The elephant-in-the-room in this whole scenario—the one fact that we never hear in media discussions of the matter, yet the one that fairly screams in the silence—is that the USA itself is, of course, the only power that has used the A-bomb (13); the one country whose nuclear arsenal dwarfs the combined arsenals of every other country in the world; and the one government whose leadership in nuclear disarmament—were it to choose that course—could actually make a difference in ending the arms race. Instead, American tax dollars are at the moment being spent on designs for a whole new generation of these lethal monsters, a program which the Democrats—who differ with the Bush regime only in strategy, not in geopolitical goals—have just signed off on this past August. It is a fact that lends credence to the idea that the only force that could stop this and the other ecocidal follies cooked up by our demented leaders would be an informed American public.

Which brings us back to the task at hand: reclaiming our Mercuries.

Were America a nation with a well-functioning collective Mercury, facts such as the examples in this essay—the news is filled with them every day—would inspire a virtual avalanche of dispassionate curiosity in each independent thinker. And where there was skepticism about any of this information—skepticism being the surest sign of a healthy Mercury—further self-informing would be avidly undertaken.

Putting our Mercuries to use

There is a world of information out there—many of the young blogsters are in on it; readers of the international press are likely to be in touch with it; listeners to Al-Jazeera will have heard much of it—that could give Americans the resources they need to respond appropriately to what is going on in the globe today. It is a travesty of our collective dysfunctional Mercury that so much of this data is all but unknown to the majority of the American public.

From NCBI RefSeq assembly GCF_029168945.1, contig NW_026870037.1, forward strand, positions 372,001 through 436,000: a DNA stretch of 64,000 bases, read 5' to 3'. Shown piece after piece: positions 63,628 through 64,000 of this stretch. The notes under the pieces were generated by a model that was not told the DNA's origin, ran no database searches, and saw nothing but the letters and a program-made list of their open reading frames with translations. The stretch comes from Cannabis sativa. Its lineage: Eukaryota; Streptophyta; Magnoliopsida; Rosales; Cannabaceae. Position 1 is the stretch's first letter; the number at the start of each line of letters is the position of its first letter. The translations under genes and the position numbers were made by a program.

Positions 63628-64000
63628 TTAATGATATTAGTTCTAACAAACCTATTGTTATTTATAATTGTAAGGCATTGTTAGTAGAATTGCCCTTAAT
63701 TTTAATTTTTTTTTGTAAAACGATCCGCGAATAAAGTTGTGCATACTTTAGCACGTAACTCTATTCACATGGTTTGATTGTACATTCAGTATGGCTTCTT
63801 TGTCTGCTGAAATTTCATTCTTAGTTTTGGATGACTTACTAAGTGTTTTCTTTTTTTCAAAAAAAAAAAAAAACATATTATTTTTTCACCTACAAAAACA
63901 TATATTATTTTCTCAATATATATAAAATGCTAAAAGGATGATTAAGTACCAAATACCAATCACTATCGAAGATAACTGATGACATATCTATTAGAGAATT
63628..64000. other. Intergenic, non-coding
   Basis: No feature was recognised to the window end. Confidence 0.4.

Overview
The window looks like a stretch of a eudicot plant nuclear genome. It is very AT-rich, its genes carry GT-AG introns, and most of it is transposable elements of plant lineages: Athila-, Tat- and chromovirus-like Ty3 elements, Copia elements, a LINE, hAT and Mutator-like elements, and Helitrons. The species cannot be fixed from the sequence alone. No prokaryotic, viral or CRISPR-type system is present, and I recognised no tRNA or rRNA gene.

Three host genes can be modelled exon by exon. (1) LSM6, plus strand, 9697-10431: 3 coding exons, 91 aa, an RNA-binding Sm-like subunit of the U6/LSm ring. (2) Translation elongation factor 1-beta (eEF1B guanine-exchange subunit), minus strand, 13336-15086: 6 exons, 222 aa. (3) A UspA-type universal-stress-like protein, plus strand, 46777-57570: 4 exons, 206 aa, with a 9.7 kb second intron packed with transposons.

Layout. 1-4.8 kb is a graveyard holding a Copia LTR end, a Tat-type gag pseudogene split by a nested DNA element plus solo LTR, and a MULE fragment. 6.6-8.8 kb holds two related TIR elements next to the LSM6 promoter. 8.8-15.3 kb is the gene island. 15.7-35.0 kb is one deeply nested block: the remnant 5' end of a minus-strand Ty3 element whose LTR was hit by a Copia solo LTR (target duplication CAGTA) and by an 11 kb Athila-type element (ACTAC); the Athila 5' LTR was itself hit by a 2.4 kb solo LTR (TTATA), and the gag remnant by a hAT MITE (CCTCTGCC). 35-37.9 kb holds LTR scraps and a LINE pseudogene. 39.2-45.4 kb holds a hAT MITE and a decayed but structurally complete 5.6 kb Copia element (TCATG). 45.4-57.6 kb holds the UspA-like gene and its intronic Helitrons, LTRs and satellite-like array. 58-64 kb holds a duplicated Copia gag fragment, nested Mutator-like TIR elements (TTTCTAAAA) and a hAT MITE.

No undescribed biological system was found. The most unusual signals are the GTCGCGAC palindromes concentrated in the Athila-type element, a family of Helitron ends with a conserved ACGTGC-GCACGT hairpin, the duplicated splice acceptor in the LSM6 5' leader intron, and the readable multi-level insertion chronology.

We have said that this ignorance is due not to any innate failure of Mercury but to the obscuring climate of today’s culture wars, stoked by a power cartel with a vested interest in keeping the public in the dark. We have argued that the under-use of Mercury in America’s collective intelligence, far from being a problem of lack of information (14), is primarily a function of the way information is framed in a culture obsessed with the dualism of winning vs. losing. Rather than treating facts as neutral mental energies with which to engage in order to enlarge one’s understanding of the world, we have been trained to view facts (all except those sanctioned by “official sources”) almost as we would personal feelings: suspect by definition and fueled by partisan agendas.

Mercury governs knowledgeability, which, when raised to an art form, expresses as erudition—a value treasured in many societies whose literatures and scientific creativity enrich our lives. But Mercury has a deeply practical side as well. The full use of our mental faculties allows us to exercise the free inquiry that would lead us to resolve the many immense problems we are now experiencing as a society.

As consciousness seekers in a world in crisis, we cannot afford to let this part of ourselves atrophy. Human intelligence, as astrology defines it, is not just something to use to get a good grade on a test. In the macrocosmic view, there is indeed a test here: a karmic one, on a collective as well as an individual level. The transits we will be discussing in future columns indicate that there is no better time than right now to prepare for it. To do so we must cultivate our innate dispassionate curiosity, one of the arrows pointing us towards sanity.


8 That is, rarely within the borders of the USA does the suppression of dissent take the form of outright murder. But all over the world there are thousands of deaths attributable to the careful control our state-linked media holds over the American public’s worldview. For example, not much ink was devoted in the US press last summer to explain that the armaments Israel was using to bomb hospitals and fleeing refugees in Lebanon came from our very own Pentagon. The media presented the massacre as an unfathomable, if unfortunate, mess in a faraway land, having little to do with us. The number of Americans outraged by this genocidal episode, paid for by their own tax dollars, was thus minimized.